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Monday, 7 June 2021

Spot the Frippet: broom.

 I wonder if witches use their broomsticks to sweep their houses, or whether they have vacuum cleaners just like everyone else?

photo by Asurnipal

Actually, now I'm thinking about it, I wonder how a flying broom is powered? You never know, witches might know the secret to combating global warming.

Hey, and if brooms fly by magic, rather than by some kind of fuel, then you could probably get a vacuum cleaner to fly, too. A vaccuum cleaner would be much more comfortable to sit on than a broom...

...though I suppose you'd have to be careful not to get the lead caught up in a tree.

Anyway. Brooms. Much cheaper and longer-lasting and more versatile than the most high-tech of vacuum-cleaners. And more soothing to operate, too.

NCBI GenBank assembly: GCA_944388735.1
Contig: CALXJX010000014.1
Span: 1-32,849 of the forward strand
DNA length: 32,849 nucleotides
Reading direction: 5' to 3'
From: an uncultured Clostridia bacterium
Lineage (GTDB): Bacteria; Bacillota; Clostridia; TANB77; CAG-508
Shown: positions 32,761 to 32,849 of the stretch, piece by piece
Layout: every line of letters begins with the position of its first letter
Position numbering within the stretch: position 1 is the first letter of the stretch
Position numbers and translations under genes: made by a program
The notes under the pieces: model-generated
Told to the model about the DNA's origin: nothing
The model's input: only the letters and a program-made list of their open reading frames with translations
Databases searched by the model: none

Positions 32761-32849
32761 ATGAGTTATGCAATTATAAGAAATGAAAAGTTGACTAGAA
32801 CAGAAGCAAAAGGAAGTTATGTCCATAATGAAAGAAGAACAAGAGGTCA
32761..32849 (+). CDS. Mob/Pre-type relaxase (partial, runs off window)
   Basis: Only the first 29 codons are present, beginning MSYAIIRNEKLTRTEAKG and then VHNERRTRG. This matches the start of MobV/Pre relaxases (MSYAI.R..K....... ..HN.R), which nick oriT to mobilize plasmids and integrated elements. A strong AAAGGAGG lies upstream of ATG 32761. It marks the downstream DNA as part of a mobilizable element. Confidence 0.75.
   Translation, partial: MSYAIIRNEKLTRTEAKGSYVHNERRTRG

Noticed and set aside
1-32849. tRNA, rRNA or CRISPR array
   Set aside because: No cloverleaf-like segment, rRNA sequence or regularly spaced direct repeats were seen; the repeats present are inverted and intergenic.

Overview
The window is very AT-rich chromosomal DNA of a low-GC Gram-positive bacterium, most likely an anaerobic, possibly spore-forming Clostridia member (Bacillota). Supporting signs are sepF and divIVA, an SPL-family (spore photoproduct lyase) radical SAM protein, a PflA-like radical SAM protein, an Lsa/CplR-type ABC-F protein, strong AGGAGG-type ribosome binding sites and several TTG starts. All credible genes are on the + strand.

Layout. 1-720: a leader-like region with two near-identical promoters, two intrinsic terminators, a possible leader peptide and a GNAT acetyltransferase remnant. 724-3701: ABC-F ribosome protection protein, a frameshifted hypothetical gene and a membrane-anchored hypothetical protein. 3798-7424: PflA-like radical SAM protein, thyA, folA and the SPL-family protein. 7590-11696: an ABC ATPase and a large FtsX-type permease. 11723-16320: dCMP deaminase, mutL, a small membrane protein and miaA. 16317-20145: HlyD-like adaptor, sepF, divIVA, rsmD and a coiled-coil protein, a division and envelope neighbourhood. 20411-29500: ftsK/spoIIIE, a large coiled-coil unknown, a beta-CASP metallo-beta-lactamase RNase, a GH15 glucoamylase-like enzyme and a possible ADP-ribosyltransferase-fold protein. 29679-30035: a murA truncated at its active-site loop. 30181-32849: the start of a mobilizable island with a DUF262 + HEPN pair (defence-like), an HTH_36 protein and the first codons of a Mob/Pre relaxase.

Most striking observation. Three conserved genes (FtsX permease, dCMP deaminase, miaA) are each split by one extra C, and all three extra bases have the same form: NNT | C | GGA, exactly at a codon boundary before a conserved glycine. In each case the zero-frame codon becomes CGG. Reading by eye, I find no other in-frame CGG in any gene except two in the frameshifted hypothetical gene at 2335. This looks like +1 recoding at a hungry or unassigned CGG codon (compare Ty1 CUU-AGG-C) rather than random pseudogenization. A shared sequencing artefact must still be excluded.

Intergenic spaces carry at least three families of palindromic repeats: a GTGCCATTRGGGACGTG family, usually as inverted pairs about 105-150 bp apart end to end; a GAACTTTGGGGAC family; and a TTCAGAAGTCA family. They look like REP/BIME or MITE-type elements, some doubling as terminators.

There are quite a few plants called broom. They come from the group called the Genisteae, which you can find more or less all over the world. Lupins, gorse, and laburnum are included in the group, as well, of course, as broom:

French broom (found in California, apparently). Photo by Calibas

They tend to have long spiky bits that you can use to make, well, brooms.

Spot the Frippet: broom. The Old English form of this word was brōm, which is basically the same word as bramble and comes from a Proto-Indo-European word bherem- which means something like to project, or a point. The word started off meaning the prickly shrub, and took over from besom as the word for a sweeping implement in the 1400s.

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